The Mitsubishi Outlander Sport Is Both Ahead and Behind the Curve
The Mitsubishi Outlander Sport is a subcompact crossover SUV, a size that is currently very popular with buyers. The Mitsubishi Outlander Sport first arrived in 2011; however, it hasn’t been redesigned since 2015. With many newer competitors, the Outlander Sport is falling behind, but it does still have a number of positive features too. In a recent review, AutoTrader highlighted the pluses and minuses of the new 2021 Mitsubishi Outlander Sport.
On the plus side of the 2021 Mitsubishi Outlander Sport
On the positive side, the new 2021 Mitsubishi Outlander Sport will come with lots of standard features while also offering a good price. Mitsubishi hasn’t yet provided details about what those features will include, though.
AutoTrader suggests that standard driver-assist features would be great, including forward collision mitigation. For the 2020 model year, forward collision mitigation with pedestrian detection, lane departure warning, and blind-spot warning with lane change assist and rear cross-traffic alert have come standard with the 2.0 SE and 2.4 GT trims but haven’t been available on the other three trim levels.
Other possible standard features might be Apple CarPlay and Android Auto. For 2020, the top four trims have come standard with this compatibility, but it’s still optional on the base trim.
AutoTrader also likes the Outlander Sport’s price, which it estimates will start between $23,750 and $26,750 depending on the trim level along with the ability to comfortably transport adults in the rear seat despite having a subcompact size. The Outlander Sport also has a good ride quality. Its interior is nice, with soft-touch plastics and good ergonomics.
On the negative side of the 2021 Mitsubishi Outlander Sport
On the flip side, AutoTrader points to a few aspects it doesn’t enjoy about the Outlander Sport. The SUV has a “noisy and underpowered base engine” along with an “unpleasant CVT.” The Outlander Sports main engine is a 2.0-liter four-cylinder one that generates 148 hp and 145 lb-ft of torque.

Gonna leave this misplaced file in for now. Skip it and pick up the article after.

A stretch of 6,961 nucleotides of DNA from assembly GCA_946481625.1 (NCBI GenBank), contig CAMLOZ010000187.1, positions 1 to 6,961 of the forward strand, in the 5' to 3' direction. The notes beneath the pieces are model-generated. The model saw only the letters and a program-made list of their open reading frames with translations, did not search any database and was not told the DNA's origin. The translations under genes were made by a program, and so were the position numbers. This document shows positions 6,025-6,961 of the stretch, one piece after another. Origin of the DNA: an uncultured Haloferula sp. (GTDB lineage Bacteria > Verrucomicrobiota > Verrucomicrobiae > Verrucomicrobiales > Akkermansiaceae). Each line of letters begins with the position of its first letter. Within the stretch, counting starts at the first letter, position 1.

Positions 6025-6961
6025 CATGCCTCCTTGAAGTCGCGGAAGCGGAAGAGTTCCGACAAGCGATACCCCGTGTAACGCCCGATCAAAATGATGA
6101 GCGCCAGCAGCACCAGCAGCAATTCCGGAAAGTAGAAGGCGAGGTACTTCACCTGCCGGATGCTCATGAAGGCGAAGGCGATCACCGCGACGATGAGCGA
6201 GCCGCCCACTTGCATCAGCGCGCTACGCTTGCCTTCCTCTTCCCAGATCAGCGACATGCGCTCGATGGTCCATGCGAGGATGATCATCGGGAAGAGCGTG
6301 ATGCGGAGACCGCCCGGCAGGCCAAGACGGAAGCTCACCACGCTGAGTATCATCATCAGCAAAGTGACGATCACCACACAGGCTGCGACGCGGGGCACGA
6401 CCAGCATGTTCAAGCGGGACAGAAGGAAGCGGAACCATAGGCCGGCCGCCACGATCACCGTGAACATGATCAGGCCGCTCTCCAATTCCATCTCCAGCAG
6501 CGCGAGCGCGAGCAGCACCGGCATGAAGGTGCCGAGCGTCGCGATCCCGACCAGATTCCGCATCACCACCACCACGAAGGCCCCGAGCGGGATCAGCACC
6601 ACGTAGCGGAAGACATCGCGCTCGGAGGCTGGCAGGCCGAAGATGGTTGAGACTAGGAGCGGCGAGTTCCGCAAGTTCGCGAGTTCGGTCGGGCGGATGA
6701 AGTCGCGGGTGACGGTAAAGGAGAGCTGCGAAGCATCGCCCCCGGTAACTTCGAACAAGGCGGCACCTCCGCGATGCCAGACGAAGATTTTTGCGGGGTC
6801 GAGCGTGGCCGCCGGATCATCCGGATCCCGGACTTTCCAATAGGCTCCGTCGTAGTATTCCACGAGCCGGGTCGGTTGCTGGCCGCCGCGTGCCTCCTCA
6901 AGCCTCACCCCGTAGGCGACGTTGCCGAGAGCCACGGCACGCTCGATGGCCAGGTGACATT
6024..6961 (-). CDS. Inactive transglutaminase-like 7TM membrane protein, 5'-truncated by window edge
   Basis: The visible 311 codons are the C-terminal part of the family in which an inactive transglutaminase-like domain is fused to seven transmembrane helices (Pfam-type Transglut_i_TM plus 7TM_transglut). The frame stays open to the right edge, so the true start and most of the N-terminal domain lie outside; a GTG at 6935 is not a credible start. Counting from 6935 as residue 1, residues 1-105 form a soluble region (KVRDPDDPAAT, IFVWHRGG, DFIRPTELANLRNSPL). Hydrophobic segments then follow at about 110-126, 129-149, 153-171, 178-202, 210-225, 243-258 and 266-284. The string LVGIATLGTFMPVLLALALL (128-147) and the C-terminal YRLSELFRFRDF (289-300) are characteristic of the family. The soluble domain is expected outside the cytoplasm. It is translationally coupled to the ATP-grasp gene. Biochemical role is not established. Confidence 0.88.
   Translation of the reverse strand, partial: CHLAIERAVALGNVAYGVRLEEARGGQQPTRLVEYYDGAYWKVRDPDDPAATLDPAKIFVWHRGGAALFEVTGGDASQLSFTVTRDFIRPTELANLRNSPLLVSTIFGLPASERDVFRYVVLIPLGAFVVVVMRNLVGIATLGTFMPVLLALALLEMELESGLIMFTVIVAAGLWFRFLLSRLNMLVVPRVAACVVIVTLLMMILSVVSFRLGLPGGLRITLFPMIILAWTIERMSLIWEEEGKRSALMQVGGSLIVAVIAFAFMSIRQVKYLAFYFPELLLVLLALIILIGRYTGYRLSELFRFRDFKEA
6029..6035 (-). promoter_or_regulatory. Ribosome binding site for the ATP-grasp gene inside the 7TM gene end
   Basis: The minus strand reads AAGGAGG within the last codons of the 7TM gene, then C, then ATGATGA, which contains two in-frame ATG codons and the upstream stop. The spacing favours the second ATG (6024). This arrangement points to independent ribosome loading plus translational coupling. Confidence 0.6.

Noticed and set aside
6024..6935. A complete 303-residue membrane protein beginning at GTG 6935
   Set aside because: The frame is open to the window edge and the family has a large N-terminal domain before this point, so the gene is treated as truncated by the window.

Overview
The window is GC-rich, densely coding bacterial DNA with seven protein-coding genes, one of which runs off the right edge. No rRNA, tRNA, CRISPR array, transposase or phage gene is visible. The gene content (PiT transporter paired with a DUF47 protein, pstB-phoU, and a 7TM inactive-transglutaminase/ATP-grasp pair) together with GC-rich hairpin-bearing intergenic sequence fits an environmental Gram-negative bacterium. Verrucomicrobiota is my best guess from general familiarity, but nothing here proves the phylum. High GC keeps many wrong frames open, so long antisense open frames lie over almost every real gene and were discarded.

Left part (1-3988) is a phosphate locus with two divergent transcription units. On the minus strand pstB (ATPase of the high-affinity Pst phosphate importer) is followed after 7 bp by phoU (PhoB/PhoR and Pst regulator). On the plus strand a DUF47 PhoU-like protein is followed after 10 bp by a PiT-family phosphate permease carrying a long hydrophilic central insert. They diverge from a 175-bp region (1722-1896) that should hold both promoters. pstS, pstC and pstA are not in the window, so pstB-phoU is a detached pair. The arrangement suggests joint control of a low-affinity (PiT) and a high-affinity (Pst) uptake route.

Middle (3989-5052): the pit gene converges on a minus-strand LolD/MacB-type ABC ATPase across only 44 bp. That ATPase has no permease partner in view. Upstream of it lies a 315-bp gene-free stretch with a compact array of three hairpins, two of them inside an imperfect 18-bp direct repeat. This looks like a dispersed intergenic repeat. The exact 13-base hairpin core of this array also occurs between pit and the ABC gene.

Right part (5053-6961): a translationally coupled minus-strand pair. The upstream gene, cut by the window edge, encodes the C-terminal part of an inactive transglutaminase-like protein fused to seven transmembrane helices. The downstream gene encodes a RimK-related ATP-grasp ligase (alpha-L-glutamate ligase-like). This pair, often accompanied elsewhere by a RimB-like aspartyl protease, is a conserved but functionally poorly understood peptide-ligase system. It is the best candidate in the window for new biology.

It’s paired with a CVT. Front-wheel drive is standard, but all-wheel drive is available. The 2.4 GT trim has a 2.4-liter four-cylinder engine, producing 168 hp and 167 lb-ft of torque.
In keeping with its petite size, it doesn’t offer much cargo room. There are 21.7 cubic feet of space behind the rear seats. With the seats folded down, that becomes 49.5 cubic feet. There’s slightly less if the upgraded audio system is included at 48.8 cubic feet. While it’s a dependable ride, the Outlander Sport doesn’t have great fuel efficiency or strong resale value either.
Despite the efforts of Mitsubishi to keep the Outlander Sport relevant, its competitors are more impressive. AutoTrader has a number of competitors that it suggests as possible alternatives. It calls the 2021 Mazda CX-3 “one of the more entertaining vehicles in this class.” The 2021 Hyundai Kona stands out for being “well priced and well equipped.”
Several options have standard all-wheel drive, including the 2021 Fiat 500X and 2021 Subaru Crosstrek. Another Mitsubishi crossover, the Eclipse Cross, is an option that has been more recently been redesigned. The 2022 model is expected early in 2021. AutoTrader suggests considering a used Honda CR-V. While it’s larger, it is the best-selling crossover and a very strong contender.
The Outlander Sport is Mitsubishi’s best-selling vehicle in the U.S., but the company doesn’t have strong sales in this country. While the newest generation of Mitsubishi Outlander arrives for 2022, there is no indication to date of a full redesign of the Outlander Sport. The current 2021 model year Outlander Sport is “pleasant,” according to AutoTrader, but it doesn’t have a ton to make it worth recommending it.